Residential Underpinning Foundation for Your Atlanta Home

Applications:  Settling Foundation, Load Bearing Walls, Settling/Leaning Chimney, Stoops and Deck Support Columns, Room Additions, Bay Windows and Garage Columns

Underpinning foundations is our most popular foundation repair technique. Underpinning strengt underpinning hens and stabilizes your foundation by transferring the load from the foundation. Specifically, when we underpin a structure, we extend the current foundation into a soil layer that is deeper and, therefore, more stable than the soil it is on now. We can do this by providing additional support from the footings using piers, piles, or anchors.

All of our foundation solutions create little to no disturbance to the installation site; so, we will not damage your landscape. We only install the best foundation repair equipment; so, our solutions are durable and affordable. We offer a variety of underpinning solutions, such as steel push piers, helical piles, wall plate anchors, and concrete piles.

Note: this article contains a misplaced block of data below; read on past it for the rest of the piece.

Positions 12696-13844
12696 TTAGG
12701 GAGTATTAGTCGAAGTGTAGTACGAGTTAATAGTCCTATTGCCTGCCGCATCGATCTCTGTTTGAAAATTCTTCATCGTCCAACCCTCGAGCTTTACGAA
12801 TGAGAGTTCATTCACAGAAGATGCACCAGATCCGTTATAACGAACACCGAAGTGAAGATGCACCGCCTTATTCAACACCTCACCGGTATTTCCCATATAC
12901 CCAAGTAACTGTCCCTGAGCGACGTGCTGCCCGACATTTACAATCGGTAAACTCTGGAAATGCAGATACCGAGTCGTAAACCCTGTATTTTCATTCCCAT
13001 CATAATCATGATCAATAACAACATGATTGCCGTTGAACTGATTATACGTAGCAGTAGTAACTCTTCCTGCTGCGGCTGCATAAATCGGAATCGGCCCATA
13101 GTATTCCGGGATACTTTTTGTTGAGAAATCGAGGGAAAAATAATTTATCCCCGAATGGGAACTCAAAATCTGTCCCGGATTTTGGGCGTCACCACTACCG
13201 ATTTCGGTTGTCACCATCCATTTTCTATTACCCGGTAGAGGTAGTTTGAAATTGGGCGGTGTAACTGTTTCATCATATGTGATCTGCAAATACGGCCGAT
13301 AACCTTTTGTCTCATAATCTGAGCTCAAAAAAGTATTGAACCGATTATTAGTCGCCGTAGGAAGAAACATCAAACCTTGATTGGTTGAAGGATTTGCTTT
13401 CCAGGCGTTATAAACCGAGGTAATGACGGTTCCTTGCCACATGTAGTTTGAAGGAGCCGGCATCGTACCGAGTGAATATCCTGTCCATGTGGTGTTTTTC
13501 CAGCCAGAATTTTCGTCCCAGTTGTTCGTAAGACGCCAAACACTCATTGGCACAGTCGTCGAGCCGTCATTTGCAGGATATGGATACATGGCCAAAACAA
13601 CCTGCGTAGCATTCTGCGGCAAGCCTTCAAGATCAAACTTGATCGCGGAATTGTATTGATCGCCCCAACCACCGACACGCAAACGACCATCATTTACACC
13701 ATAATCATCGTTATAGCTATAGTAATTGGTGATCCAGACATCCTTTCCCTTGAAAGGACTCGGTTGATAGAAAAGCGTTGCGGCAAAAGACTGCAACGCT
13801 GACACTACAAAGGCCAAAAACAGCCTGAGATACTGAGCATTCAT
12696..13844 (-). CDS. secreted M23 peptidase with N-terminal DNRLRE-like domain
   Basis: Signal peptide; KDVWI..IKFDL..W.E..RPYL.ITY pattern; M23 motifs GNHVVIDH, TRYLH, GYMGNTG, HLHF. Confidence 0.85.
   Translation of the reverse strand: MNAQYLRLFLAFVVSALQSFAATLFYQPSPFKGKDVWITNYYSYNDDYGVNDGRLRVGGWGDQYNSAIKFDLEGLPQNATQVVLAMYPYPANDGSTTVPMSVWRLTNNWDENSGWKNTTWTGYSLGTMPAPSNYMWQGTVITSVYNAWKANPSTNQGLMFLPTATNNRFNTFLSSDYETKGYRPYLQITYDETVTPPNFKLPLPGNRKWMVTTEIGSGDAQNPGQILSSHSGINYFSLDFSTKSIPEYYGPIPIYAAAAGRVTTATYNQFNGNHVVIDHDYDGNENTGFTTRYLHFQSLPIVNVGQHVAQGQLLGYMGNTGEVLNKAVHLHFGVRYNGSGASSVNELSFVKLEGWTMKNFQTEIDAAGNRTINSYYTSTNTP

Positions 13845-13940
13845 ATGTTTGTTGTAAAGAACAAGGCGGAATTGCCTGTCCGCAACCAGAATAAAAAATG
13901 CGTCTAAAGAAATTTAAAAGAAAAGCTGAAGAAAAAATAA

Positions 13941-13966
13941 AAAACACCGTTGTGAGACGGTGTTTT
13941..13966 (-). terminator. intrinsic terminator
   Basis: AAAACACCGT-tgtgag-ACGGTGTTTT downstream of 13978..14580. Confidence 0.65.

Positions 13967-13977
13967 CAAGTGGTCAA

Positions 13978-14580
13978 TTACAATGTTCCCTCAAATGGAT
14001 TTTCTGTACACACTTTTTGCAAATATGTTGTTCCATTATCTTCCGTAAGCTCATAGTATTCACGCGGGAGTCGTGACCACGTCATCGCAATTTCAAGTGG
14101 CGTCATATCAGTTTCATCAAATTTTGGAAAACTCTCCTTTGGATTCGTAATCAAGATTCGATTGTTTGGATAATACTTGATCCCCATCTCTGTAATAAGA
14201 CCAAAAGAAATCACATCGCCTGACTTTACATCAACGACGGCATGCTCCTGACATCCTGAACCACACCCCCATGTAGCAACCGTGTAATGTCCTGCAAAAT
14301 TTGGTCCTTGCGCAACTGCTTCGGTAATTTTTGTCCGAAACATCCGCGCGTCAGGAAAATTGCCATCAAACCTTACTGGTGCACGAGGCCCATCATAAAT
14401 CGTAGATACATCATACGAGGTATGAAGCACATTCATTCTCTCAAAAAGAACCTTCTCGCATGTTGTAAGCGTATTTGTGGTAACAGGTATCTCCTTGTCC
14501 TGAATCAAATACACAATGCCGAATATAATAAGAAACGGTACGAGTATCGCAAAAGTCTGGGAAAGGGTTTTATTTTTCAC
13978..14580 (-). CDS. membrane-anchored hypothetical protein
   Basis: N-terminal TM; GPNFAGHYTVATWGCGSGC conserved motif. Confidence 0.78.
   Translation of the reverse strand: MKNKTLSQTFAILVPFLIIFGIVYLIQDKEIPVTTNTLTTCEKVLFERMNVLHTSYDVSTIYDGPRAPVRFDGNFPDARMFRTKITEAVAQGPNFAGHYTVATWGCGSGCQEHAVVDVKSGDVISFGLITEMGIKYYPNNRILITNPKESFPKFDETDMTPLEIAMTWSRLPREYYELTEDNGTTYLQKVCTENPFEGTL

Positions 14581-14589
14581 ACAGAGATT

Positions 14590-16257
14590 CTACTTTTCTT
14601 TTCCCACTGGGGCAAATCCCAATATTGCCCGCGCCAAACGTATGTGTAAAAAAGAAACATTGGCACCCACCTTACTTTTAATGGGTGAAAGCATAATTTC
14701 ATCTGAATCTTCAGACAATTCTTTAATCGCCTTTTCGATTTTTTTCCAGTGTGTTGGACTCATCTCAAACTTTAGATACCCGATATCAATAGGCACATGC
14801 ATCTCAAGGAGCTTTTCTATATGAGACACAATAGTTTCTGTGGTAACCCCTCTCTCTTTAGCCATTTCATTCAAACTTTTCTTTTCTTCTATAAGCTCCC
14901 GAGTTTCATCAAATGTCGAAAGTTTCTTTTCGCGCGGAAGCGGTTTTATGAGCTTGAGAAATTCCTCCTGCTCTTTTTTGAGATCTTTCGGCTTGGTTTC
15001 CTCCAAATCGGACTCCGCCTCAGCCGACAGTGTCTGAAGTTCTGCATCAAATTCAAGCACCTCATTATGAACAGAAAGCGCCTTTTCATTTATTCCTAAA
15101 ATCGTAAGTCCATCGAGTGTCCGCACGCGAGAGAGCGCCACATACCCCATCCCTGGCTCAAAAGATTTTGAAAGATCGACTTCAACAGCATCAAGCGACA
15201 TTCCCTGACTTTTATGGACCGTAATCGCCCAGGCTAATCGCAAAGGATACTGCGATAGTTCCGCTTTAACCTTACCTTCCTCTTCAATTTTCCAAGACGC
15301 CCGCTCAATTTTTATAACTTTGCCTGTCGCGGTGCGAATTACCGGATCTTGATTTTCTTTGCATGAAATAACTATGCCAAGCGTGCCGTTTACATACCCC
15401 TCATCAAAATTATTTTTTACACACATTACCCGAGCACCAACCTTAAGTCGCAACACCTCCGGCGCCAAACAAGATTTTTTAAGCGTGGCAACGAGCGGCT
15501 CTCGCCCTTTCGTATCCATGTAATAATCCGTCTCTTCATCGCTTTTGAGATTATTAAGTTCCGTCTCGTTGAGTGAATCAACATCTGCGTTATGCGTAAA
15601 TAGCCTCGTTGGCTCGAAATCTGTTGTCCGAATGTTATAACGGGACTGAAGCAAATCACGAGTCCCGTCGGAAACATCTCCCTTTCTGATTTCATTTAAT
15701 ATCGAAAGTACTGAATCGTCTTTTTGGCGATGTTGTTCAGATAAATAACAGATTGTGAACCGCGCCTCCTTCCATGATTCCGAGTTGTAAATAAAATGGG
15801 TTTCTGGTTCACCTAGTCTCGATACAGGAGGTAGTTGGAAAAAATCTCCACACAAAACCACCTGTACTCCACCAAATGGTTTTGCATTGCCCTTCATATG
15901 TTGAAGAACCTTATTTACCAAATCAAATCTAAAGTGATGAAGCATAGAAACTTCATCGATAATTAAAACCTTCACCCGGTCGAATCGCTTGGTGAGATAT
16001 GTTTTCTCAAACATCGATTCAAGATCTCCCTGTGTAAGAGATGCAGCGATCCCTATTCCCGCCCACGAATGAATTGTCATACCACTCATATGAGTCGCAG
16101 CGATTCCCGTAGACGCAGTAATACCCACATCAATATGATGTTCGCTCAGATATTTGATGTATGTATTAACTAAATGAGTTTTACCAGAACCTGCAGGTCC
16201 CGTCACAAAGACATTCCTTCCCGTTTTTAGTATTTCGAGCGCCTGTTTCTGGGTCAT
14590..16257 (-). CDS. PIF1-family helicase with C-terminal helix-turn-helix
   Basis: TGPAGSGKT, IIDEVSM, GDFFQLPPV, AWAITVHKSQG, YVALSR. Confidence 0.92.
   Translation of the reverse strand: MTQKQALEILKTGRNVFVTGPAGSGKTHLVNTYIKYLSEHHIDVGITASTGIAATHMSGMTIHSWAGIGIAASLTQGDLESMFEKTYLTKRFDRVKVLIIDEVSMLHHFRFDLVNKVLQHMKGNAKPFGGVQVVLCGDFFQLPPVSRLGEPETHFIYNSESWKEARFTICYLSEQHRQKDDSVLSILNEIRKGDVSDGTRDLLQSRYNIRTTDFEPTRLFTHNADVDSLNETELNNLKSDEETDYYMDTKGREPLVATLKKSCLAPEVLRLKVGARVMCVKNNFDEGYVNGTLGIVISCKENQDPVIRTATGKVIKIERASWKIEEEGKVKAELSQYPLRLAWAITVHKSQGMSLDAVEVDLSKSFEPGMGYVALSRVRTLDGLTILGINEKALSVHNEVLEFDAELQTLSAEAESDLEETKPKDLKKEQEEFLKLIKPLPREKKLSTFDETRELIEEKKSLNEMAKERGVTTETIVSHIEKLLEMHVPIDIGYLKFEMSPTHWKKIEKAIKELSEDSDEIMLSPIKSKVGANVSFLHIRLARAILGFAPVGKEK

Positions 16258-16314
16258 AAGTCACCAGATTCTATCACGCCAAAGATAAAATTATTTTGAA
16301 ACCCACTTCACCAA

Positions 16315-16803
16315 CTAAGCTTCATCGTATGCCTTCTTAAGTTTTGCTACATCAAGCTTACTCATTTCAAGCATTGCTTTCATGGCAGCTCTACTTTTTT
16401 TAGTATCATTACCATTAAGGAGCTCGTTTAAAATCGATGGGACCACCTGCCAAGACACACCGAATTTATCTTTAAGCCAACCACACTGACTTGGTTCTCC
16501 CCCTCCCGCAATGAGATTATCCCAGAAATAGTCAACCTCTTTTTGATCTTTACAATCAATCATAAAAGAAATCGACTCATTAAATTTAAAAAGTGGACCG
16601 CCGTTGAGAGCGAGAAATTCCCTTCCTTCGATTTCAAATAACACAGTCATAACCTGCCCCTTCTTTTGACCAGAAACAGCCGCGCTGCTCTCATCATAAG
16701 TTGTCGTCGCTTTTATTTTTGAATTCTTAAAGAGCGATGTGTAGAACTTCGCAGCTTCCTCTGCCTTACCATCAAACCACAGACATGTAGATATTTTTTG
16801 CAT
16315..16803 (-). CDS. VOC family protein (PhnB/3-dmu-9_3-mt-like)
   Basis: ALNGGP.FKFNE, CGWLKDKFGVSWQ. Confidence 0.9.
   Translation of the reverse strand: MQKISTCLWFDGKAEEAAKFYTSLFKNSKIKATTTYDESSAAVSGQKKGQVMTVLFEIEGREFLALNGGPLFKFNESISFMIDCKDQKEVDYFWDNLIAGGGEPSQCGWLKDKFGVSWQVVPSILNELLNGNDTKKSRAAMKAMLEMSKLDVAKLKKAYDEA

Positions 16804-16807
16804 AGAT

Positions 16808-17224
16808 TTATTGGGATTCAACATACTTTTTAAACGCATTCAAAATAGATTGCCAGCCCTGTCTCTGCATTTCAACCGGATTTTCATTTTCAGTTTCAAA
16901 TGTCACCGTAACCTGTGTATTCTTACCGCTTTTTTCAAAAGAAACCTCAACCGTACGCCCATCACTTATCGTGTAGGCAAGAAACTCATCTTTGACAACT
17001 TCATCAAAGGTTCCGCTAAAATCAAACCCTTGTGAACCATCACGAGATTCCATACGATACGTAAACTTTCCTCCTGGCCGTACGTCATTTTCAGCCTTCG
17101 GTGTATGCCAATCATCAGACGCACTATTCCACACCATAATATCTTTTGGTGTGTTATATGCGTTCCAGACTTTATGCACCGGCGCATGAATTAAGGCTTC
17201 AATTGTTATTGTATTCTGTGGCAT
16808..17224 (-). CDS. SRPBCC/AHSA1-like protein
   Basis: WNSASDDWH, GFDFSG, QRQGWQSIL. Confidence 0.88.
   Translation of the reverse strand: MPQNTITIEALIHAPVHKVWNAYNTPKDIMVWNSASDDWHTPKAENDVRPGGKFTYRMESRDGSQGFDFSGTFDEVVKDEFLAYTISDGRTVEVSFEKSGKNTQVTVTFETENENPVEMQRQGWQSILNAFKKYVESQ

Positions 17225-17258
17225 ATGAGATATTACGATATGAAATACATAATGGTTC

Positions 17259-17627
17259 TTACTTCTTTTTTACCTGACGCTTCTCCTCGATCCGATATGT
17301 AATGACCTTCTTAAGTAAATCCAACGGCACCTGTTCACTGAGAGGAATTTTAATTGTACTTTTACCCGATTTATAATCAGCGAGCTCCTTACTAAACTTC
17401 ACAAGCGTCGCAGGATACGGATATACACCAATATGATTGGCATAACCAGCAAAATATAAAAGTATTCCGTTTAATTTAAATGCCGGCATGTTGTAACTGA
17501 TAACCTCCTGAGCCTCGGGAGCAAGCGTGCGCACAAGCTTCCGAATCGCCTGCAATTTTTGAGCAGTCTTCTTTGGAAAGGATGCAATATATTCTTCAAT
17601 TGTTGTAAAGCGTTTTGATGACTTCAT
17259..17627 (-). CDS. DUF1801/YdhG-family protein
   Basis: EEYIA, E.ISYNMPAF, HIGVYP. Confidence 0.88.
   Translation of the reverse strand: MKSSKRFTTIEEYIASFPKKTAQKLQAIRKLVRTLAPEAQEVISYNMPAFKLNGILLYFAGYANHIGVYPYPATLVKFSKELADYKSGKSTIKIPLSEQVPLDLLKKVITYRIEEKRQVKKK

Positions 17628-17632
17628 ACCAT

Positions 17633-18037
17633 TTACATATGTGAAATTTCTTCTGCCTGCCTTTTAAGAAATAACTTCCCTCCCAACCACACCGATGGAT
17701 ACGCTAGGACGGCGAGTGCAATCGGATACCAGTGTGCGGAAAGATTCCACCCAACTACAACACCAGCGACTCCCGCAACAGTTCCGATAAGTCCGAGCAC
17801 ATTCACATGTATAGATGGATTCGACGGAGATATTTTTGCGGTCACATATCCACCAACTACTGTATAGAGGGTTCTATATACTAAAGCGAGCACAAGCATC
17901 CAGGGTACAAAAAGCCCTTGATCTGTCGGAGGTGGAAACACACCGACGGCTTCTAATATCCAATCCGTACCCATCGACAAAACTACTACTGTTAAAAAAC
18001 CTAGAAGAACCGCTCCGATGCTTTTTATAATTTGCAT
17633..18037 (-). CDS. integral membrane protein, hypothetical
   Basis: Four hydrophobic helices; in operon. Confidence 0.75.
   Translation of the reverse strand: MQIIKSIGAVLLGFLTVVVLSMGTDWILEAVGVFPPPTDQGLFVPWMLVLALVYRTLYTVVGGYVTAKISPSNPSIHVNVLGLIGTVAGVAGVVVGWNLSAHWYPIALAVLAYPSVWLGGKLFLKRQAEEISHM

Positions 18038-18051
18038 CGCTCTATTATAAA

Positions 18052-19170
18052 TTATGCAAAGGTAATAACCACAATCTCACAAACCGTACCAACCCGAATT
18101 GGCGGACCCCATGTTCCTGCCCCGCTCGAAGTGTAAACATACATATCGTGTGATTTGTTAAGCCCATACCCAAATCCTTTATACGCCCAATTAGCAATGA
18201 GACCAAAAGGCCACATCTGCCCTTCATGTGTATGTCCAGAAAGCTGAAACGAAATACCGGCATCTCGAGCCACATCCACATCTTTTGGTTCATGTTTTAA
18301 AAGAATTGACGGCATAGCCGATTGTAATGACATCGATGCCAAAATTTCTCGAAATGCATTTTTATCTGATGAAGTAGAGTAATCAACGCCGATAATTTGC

A Closer Look into Underpinning Foundations

Steel Push Piers can be inserted into the ground beneath your preexisting wall. These piers take the pressure your foundation is putting on the loosely packed soil and transfer it to stronger, more stable soil further down. Multiple piers are installed to ensure stability. Steel push piers can be installed wit helical pier h minimal damage to any landscaping you may have around your home.

Helical Piles are very similar to push piers and can be installed in any weather condition. In some cases, helical piles can be more reliable than push piers. They are screwed into the soil instead of being pushed in, which increases their durability and their ability to bear loads. Once they are installed, the piers will immediately begin to transfer weight away from your foundation and help to lift the foundation to its original position.  Additionally, they can be installed in tight, hard-to-reach places, making them ideal for all repair jobs.

The need for underpinning can arise due to the following reasons:

  • The existence of below ground debris pits
  • The original foundation lost its strength and is no longer stable
  • The application or load of the structure changed
  • Modification of surrounding soils
  • The properties of the soil supporting the foundation have either changed or were not properly assessed during the original construction
  • Nearby construction created an unstable condition

 Click on the projects below for underpinning case studies:

Addition to Bank Case Study

Chicago Orchestra Hall Case Study

Cold Storage Warehouse Case Study

Computer Manufacturer Case Study

Forge Press Case Study

Loading Dock Case Study

Mall Pre-Drill Case Study

Support for Adjacent Excavation Case Study

Water Storage Tank Restored Case Study